John Hiatt’s life has taken him down some dark roads, the results of which have been captured in many powerful and emotional songs. The earnest pain in such classics as “Have A Little Faith In Me” can only come from that deep well, Hiatt salving his wounds in song and allowing us to voyeuristically share his bared soul. His long and mostly under appreciated career has seen him progress from Midwestern folkie to New Wave “angry young man” (many at the time foresaw him as the American answer to Elvis Costello) acoustic troubadour and everything in between. Even long time die hard fans knew that no matter how good each successive record was, radio didn’t have time for people like John Hiatt, and hoped that the label would somehow give him another shot at the brass ring.

1987 and Bring The Family changed all that, a bonafide bottom-of-the-ninth game winning home run for Hiatt. Newly remarried and finally sober, BTF combined the anguish of a tortured past with the joy of a man finding peace within himself and struck a chord with everyone. His voice had evolved into a unique bluesy timbre; his guitar playing more assured and strident, his songs capturing slices of life we take for granted yet can’t seem to put into words. The world was let in on this great secret that only his fans and peers knew about – John Hiatt was one hell of a songwriter. Subsequent records sealed the deal.

With Little Head, a relaxed and confident Hiatt has probably released his most comfortable – dare I say “fun“? – record, and ironically is suffering a critical backlash because it isn’t stuffed with angst-ridden masterpieces. Imagine the irony of toiling for twenty plus years, finally getting the respect and credibility you deserve, and then having your own “high bar” used against you! As if there aren’t great songs here…check out the lyrics of “Graduated” or the sweetness of “Far As We Go” and “Runaway” and name three people who could write like that. Didn’t think so.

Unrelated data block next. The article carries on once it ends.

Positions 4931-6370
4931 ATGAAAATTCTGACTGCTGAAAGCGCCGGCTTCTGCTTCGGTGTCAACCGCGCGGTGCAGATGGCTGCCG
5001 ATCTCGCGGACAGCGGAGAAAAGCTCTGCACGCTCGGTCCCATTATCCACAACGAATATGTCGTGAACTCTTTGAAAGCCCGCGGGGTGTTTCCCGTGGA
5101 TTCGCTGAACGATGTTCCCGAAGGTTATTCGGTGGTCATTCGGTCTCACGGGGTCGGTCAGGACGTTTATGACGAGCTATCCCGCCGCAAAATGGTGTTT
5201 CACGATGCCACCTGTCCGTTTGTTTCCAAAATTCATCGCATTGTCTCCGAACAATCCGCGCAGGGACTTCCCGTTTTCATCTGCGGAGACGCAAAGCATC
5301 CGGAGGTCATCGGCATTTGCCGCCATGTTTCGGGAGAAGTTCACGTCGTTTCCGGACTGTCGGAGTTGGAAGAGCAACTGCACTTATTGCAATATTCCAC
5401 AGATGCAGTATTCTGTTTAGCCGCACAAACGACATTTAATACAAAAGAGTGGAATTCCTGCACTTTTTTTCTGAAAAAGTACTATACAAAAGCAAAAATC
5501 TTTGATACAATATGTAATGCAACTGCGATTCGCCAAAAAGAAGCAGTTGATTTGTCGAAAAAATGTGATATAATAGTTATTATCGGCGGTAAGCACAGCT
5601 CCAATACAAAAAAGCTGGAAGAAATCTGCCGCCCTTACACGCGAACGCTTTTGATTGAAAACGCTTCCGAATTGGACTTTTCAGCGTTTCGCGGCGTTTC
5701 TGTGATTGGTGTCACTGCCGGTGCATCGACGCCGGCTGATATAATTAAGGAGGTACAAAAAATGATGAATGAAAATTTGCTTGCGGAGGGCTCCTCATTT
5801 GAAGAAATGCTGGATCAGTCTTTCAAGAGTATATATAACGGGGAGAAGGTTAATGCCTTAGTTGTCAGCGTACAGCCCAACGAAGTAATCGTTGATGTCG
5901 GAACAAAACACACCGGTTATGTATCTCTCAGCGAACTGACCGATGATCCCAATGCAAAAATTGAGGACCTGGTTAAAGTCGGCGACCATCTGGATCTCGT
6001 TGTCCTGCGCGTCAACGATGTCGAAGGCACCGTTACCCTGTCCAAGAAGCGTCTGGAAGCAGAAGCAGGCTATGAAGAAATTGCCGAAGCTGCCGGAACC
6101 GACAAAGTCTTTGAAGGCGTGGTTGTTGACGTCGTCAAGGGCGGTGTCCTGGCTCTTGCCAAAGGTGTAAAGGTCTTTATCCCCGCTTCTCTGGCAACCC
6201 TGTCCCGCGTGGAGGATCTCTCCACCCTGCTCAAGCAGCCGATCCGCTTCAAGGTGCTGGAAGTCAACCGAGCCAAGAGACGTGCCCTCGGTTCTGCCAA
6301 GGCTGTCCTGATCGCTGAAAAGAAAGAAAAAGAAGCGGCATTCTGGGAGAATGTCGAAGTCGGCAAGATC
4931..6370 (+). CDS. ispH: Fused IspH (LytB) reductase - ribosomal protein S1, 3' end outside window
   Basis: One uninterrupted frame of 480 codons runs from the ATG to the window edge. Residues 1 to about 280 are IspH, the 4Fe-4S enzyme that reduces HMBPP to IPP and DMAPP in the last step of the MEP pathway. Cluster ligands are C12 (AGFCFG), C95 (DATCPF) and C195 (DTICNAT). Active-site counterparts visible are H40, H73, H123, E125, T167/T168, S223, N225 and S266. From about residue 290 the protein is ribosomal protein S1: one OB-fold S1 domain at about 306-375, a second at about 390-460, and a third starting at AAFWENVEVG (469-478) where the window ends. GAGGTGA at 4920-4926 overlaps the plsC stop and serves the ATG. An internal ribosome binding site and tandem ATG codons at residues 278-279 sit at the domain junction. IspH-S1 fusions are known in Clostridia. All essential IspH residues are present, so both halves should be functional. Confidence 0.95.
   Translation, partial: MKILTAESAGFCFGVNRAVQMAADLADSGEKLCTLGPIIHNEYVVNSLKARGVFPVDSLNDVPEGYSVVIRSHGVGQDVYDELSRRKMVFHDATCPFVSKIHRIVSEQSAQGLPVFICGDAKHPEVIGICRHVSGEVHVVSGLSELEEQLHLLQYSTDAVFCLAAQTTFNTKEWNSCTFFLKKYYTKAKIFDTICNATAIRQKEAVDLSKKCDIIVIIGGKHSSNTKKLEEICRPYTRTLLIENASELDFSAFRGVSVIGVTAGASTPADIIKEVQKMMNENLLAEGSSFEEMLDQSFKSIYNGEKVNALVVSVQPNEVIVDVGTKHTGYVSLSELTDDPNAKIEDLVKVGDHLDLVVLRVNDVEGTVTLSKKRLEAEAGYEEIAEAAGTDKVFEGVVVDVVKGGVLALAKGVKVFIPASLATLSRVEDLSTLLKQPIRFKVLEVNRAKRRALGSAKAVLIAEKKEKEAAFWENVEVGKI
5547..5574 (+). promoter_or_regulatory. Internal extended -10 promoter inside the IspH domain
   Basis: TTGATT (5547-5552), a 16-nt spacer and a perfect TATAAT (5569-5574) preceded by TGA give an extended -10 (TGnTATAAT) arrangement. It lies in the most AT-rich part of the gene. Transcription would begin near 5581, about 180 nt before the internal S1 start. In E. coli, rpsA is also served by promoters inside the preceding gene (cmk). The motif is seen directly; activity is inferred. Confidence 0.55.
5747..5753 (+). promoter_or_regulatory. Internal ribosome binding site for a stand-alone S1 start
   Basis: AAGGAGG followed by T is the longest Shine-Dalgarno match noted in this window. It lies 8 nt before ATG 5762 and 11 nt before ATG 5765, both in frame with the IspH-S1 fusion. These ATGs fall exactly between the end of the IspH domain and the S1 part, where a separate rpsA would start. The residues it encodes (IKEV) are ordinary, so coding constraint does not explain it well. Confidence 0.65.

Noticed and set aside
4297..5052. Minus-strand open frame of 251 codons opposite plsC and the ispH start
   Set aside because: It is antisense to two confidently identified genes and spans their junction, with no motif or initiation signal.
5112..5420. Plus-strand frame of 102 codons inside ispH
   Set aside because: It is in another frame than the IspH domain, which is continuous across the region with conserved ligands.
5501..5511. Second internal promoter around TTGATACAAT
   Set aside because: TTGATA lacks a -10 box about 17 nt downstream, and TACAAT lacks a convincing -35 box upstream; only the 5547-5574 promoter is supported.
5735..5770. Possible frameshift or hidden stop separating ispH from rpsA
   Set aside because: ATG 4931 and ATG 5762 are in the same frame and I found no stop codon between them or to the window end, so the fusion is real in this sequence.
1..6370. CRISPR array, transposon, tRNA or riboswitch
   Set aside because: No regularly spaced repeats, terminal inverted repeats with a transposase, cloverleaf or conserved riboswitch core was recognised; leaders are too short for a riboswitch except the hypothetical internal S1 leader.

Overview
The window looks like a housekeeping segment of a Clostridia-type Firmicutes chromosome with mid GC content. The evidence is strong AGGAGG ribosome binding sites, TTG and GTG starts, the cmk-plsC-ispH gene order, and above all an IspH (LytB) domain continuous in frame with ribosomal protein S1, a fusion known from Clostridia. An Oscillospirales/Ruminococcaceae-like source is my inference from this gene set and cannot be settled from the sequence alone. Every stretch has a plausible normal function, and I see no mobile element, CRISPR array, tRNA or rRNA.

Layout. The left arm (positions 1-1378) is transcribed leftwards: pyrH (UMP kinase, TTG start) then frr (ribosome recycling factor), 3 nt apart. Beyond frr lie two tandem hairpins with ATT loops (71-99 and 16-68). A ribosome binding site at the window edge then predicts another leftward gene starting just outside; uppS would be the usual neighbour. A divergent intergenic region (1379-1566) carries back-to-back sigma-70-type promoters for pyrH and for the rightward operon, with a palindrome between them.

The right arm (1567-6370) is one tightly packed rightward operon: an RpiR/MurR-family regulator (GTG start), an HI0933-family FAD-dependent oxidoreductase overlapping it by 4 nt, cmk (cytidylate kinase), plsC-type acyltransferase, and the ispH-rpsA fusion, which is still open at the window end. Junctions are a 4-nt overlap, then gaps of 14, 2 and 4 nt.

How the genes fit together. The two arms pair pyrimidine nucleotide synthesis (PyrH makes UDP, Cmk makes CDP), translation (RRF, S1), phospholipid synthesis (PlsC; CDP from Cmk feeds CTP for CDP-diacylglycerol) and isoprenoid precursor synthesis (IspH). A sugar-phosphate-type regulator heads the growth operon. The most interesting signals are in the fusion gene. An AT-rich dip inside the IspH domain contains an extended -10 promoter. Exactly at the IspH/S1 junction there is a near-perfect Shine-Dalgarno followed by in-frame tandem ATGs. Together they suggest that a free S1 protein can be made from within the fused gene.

Those surprised by the bawdy humor of the title track must not know Hiatt very well; “Since His Penis Came Between Us” was a staple of his live shows for years. Okay, so it isn’t poetry – so what?

Video: “Since His Penis Came Between Us”

No, there isn’t a “She Loves The Jerk” or “Angel Eyes” or “Faith” on Little Head, but they would seem out-of-place if they were. This record gives a whole new meaning to the phrase “greasy”; thick with Memphis soul and lathered with funk. Hiatt drops numerous audio tips of his cap to the 1970’s, from the Barry White-ish intro to “After All This Time” to the send-Zevon-a-dollar rip of “Werewolves Of London” in “Sure Pinocchio”. All those Spinners and Del-Fonics and War records John heard on the radio have come back out years later in “My Sweet Girl” and “Woman Sawed In Half”.

Dave Immergluck’s mastery of the stringed instrument supports this stylish mix with a sonic potpourri; cat-like moans, fat greasy gee-tars and lilting mandolins among the stew’s best features. “Pirate Radio” is a radio hit that never will be for self-explanatory reasons; ditto “Sure Pinocchio” and its horn-powered killer refrain. But Hiatt fans are used to savoring his best moments away from the airwaves, and thankfully there are enough fans to allow him to indulge his muse. This is Capitol’s first shot at marketing John, a marriage he seems to feel positive about because they want to promote his career, not just his record. We’ll see – Hiatt seems to last two to three records at each label, but each time he leaves there’s a bidding war. He’s gone through a few bands also, but seems to have settled on a musical soul mate in Davey Faragher, bassist and co-producer.